In fact, Boston, New Jersey and Bridgeport posted three of the highest lease rate increases among the country’s leading industrial markets, with Boston ranking #3, New Jersey #4 and Bridgeport #5, nationally. The Northeast’s fourth leading market, Philadelphia, featured an average in-place rent rate of $6.77 per square foot, slightly lower than the national average of $7.15 per square foot. Similarly, Philadelphia's year-over-year rent growth of 5.5% was also below the national average increase of 7.1%.
In terms of vacancies, the Northeast’s leading markets were mostly in line or under the national average industrial vacancy rate of 3.9%. Specifically, both New Jersey and Bridgeport closed the first quarter with a mere 2.6% of their respective stocks available for lease, while Philadelphia equaled the national vacancy rate.
Northeast Regional Highlights
Although Philadelphia had the weakest industrial rents and rent growth among the Northeast’s top markets, it did, however, lead the region in industrial development. Specifically, the market had 18 million square feet of industrial space under construction as of late March, accounting for 4.3% of its existing stock. This was the largest development pipeline in the region by a significant margin, both in terms of square footage as well as on a percentage-of-stock basis. Philadelphia also had an additional 5.3% of stock in the planning stages which would more than double its current supply pipeline.
New Jersey’s 10.68-million-square-foot under-construction stock was the second largest pipeline in the region by square footage. As for the Bridgeport-New Haven market, it featured a modest pipeline of just 1.27 million square feet of space, which would increase its existing stock by 0.6%.
New Jersey led the region not only in terms of in-place and new industrial rents, but also in terms of sales. Specifically, its $345 million year-to-date sales volume was the third largest nationwide, while Boston’s $218 million year-to-date sales total was the sixth highest in the country. New Jersey also had the regions highest price per square foot which stood at $221 at the end of the first quarter with the Bridgeport-New Haven market next at $151 per square foot, Boston at $132 per square foot and Philadelphia at $110 per square foot year-to-date.
Economic Indicators: Producer Inflation Nears Pre-Pandemic Levels
Producer costs, which exploded in the early days of the pandemic, have come down to pre-pandemic levels, a good sign for the economy and commercial real estate as a whole.
The year-over-year increase in the Producer Price Index’s final demand metric compiled by the Bureau of Labor Statistics fell in March to 2.8%, coming in well below 2021 peaks. This was also the lowest level since January 2021. The significance of PPI is that it measures the inflation of costs for producers of goods and services. But shipping and labor issues that created the pandemic-era PPI increases are easing.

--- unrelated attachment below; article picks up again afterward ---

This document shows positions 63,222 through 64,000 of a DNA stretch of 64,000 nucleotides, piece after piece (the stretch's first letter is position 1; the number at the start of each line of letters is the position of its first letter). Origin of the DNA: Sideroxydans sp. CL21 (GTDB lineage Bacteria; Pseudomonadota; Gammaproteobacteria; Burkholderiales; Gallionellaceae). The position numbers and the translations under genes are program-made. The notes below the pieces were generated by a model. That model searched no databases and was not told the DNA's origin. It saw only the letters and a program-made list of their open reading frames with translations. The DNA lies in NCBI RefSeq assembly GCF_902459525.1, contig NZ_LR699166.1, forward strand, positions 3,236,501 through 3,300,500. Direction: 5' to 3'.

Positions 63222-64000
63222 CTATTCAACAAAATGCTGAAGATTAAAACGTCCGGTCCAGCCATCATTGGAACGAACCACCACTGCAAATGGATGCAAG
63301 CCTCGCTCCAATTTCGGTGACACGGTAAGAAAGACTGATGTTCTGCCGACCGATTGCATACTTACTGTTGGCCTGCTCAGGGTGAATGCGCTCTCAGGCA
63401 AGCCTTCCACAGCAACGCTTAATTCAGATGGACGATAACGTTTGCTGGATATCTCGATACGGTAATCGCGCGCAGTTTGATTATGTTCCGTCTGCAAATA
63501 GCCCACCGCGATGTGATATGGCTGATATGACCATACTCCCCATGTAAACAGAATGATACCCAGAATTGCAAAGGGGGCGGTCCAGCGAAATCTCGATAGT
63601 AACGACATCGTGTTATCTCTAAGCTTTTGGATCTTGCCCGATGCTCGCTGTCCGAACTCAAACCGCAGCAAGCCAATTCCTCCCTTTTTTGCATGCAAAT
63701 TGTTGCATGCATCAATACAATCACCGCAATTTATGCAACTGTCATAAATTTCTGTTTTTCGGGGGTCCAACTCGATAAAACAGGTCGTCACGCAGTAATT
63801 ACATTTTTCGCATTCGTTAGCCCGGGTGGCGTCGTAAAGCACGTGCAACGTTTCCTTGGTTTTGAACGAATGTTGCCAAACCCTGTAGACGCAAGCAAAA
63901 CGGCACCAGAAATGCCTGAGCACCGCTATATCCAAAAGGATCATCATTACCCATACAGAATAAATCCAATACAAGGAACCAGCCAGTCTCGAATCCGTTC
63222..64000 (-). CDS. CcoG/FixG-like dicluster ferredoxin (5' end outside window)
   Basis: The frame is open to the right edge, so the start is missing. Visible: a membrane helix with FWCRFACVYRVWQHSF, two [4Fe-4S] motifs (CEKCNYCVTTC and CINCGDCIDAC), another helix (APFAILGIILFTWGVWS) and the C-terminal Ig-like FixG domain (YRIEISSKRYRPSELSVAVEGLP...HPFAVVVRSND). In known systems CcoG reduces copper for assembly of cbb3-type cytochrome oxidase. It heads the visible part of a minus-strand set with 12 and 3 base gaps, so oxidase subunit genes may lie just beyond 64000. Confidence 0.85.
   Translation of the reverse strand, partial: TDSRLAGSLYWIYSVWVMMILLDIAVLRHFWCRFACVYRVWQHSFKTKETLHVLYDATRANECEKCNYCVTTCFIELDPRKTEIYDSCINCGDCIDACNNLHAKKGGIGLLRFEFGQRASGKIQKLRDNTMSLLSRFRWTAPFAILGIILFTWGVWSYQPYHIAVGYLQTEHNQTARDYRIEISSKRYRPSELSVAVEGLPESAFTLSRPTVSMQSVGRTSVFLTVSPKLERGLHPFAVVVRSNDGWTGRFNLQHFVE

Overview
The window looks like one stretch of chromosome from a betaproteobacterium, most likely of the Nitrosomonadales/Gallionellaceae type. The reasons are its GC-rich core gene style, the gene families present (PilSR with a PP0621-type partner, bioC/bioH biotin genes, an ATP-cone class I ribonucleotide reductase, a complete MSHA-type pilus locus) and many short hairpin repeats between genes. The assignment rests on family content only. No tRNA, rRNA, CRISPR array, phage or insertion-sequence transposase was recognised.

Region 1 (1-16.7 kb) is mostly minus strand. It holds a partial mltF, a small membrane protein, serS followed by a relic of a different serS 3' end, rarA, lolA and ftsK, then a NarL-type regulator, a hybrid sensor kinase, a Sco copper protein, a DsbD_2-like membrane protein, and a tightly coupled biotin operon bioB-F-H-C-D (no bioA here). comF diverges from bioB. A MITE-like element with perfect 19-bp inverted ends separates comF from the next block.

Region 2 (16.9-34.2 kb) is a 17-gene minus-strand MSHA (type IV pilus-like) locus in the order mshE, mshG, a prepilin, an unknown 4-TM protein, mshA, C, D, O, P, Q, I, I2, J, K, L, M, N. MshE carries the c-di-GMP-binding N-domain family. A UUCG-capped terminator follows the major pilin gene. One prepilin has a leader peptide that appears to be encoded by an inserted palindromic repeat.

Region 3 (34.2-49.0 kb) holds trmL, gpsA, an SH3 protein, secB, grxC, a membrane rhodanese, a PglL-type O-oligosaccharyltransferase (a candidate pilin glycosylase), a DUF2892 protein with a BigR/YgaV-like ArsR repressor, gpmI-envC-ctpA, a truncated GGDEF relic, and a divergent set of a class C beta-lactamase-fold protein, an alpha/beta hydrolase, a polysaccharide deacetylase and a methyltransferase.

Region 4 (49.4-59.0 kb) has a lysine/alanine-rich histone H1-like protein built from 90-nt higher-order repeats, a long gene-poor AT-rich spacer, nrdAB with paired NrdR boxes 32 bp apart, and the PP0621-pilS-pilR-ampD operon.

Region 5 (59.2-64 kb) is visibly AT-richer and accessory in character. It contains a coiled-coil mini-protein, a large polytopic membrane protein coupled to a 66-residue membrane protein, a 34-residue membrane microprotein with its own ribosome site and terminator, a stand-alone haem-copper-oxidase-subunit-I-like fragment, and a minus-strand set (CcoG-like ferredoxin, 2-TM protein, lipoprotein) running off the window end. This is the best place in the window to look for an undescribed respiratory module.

Producer Price Index
Higher producer costs are a big contributor to inflation and erode consumer purchasing power. As products become more expensive, consumers buy less for the same amount of money, which in turn reduces demand for industrial, logistics and retail space. Conversely, lower producer costs contribute to the deceleration of the Consumer Price Index and could factor into the Federal Reserve’s decision on whether to put the brakes on further interest rate increases.
Download the complete April 2023 report for a full picture of how U.S. industrial markets fared in the first three months of the year, including insights on industry and economic recovery fundamentals.
You can also see our previous industrial reports.
The monthly CommercialEdge national industrial real estate report considers data recorded throughout the course of 12 months and tracks top U.S. industrial markets with a focus on average rents; vacancies (including subleases but excluding owner-occupied properties); deals closed; pipeline yield; forecasts; and the economic indicators most relevant to the performance of the industrial sector.
CommercialEdge collects listing rate and occupancy data using proprietary methods.
- Average Rents —Provided by Yardi Market Expert, a cutting-edge service that uses anonymized and aggregated data from other Yardi platforms to provide the most accurate rental and expense information available.
- Vacancy — The total square feet vacant in a market, including subleases, divided by the total square feet of office space in that market. Owner-occupied buildings are not included in vacancy calculations.
Stage of the supply pipeline:
- Planned — Buildings that are currently in the process of acquiring zoning approval and permits but have not yet begun construction.
- Under Construction — Buildings for which construction and excavation has begun.
Sales volume and price-per-square-foot calculations for portfolio transactions or those with unpublished dollar values are estimated using sales comps based on similar sales in the market and submarket, use type, location and asset ratings, sale date and property size.
Year-to-date metrics and data include the time period between January 1 of the current year through the month prior to publishing the report.
Market boundaries in the CommercialEdge office report coincide with the ones defined by the CommercialEdge Markets Map and may differ from regional boundaries defined by other sources.
Stay current with the latest market reports and CRE news: